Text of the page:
by Legal Services Society
Cross-posted from the Factum
The Ministry of Social Development and Social Innovation (MSDSI) recently sent some of the people who get income or disability assistance a letter about changes to the requirement to “assign maintenance.” Some people still have questions about this change, so The Factum will try to make sense of them here.
As of September 1, 2015, child support payments will no longer be deducted from income/disability assistance payments. This is good news as parents won’t have their child support clawed back.
The old rules
Before May 1, 2015, if you were divorced or separated and getting income/disability assistance, you had to sign over your rights to maintenance (child support) payments to the ministry. This “assignment of rights” allowed the ministry to take your spouse to court and get a court order for child support. If your spouse refused to pay, the ministry could send the court order to the Family Maintenance Enforcement Program, who would collect the payments for you. Then the ministry would deduct that amount from your income/disability assistance.
The new rules
As of May 1, 2015, you don’t have to assign your maintenance rights to the ministry anymore.
By Kari Boyle Director of Strategic Initiatives, Mediate BC
Are you going through a separation or divorce? Would you like to avoid the time, money and stress involved with going to court? Mediate BC is a not-for-profit society that provides people with practical, accessible and affordable choices for resolving their disputes. With funding from the Law Foundation of BC, Mediate BC has launched the Sliding Scale Family Mediation Projectthis Spring to help families experiencing divorce and separation to access mediation services at fees which are set based on the family’s net income and assets/debts.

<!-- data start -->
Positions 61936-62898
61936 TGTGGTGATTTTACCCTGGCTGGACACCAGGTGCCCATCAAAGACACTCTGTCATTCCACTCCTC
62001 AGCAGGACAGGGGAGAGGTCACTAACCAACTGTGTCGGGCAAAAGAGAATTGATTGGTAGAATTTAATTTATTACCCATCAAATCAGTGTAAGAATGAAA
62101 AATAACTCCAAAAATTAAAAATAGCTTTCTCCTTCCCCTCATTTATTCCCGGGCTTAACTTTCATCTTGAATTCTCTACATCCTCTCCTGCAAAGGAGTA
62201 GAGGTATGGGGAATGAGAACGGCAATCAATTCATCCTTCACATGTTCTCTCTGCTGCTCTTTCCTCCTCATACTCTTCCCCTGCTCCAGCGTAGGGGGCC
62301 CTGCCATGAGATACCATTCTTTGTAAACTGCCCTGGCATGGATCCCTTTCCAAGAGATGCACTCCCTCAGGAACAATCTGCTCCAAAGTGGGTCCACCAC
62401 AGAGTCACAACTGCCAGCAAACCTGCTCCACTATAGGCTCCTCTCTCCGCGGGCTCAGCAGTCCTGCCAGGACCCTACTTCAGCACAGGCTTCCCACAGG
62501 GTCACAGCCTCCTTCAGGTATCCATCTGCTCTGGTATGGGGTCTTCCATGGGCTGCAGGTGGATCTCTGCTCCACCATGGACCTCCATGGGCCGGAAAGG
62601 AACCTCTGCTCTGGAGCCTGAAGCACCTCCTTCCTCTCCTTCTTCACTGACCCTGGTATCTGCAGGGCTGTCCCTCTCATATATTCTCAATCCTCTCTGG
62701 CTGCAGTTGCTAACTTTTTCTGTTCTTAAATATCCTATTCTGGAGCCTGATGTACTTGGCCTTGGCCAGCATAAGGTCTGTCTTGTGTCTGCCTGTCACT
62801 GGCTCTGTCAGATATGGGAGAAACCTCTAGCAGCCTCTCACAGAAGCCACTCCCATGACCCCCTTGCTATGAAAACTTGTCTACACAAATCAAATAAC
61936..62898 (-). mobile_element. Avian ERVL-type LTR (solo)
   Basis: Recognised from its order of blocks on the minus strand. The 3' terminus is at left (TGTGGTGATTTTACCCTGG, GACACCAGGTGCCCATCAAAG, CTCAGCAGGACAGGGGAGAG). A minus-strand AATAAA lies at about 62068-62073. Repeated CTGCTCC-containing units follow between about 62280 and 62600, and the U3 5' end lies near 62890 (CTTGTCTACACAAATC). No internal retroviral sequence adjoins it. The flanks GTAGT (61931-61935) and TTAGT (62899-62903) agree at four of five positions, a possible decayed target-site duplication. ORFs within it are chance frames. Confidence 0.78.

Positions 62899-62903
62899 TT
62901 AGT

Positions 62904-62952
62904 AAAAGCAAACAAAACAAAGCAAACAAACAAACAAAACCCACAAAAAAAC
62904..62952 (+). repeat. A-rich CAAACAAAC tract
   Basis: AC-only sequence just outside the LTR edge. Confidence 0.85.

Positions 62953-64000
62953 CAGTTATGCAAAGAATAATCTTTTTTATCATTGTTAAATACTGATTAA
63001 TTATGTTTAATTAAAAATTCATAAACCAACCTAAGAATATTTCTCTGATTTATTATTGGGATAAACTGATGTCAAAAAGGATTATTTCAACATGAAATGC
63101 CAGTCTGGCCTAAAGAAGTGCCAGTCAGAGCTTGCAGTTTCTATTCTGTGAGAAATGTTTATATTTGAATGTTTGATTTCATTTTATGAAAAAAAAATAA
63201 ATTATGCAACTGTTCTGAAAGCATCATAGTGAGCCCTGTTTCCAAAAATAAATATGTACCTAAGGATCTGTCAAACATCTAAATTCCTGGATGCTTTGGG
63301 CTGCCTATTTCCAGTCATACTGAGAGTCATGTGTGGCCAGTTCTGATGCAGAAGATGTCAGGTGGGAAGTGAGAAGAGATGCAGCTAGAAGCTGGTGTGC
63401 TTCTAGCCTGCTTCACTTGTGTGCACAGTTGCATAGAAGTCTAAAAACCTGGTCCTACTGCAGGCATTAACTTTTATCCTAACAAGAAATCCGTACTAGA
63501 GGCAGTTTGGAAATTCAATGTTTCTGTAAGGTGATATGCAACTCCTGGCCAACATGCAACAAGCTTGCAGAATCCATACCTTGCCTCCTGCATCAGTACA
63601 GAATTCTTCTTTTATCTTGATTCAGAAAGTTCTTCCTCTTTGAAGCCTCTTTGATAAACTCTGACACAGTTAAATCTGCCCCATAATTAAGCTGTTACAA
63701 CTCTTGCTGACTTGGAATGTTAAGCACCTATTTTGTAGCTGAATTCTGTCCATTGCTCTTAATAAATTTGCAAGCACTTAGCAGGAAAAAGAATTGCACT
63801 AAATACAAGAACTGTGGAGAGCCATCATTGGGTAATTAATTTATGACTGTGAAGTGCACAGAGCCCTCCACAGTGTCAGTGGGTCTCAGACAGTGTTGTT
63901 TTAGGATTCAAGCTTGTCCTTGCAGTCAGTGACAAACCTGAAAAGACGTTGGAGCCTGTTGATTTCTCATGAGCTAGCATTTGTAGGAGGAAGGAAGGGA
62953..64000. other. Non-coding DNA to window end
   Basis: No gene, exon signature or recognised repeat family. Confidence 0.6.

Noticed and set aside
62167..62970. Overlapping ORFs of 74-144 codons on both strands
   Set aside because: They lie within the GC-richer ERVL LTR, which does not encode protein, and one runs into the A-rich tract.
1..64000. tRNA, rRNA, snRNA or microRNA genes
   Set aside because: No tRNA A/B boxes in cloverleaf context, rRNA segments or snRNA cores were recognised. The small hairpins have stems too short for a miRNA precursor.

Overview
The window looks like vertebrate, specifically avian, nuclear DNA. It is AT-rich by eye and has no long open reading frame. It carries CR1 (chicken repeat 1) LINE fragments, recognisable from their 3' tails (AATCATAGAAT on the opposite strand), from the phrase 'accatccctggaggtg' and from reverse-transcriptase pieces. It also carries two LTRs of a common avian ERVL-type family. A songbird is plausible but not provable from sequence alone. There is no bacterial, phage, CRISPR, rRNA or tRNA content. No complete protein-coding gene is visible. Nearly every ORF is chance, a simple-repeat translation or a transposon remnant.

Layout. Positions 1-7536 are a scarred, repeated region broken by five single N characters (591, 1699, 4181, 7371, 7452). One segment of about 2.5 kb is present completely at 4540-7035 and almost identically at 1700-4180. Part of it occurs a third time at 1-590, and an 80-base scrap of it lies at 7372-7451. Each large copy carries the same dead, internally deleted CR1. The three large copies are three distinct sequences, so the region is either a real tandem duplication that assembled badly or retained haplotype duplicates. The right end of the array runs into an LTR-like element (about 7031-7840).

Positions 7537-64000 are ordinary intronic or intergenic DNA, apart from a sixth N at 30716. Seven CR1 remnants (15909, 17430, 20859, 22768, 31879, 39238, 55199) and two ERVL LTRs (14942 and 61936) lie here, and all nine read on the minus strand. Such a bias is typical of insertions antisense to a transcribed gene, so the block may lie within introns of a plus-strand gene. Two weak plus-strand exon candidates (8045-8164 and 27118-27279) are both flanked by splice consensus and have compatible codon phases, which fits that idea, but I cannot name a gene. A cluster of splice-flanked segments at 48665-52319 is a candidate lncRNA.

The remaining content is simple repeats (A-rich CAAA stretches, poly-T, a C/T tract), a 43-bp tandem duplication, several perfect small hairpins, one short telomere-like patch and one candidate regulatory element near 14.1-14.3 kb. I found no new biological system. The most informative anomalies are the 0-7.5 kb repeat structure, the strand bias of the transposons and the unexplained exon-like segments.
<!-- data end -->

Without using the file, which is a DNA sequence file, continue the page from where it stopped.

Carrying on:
What are the benefits of mediation?
Family mediators will help you reach decisions about issues such as: property division, child and spousal support, parenting time and guardianship without going to court. This approach promotes a healthy relationship with the participants and any children involved, and can also save you time, money and stress.
How do I get started? Visit our website or call the Sliding Scale Project Mediation Coordinator, Maria Silva, at 1-877-656-1300 ext. 108 for more information. She will help you decide if this program is the right choice for you.
Below are some of Mediate BC’s other services and resources:
– About Mediation: information on mediation, including the role of a mediator and how to choose one.
– Roster Mediator Directories: searchable directories of civil, family, and child protection mediators to assist people in selecting a suitable mediator to resolve their dispute.
– Public Education and Training: offers free public seminars on mediation and professional development opportunities for dispute resolution practitioners.
What are Common Questions (CQs)?Clicklaw links to so many great resources, which can make it difficult to decide which one to read first. Clicklaw’s Common Questions are like an extended legal FAQ. They help narrow down the resources people should start with. Most of our 147 questionshave been reviewed and updated in the past two months.
An example of a Common Question:
CQs make up 40% of the top 10 viewed pages on Clicklaw:
Do you have an idea for a good CQ? Are you having trouble finding the right resources for your legal problem or question? Do you get asked the same questions over and over again by your clients? Send your suggestions to: editor[@]clicklaw.bc.ca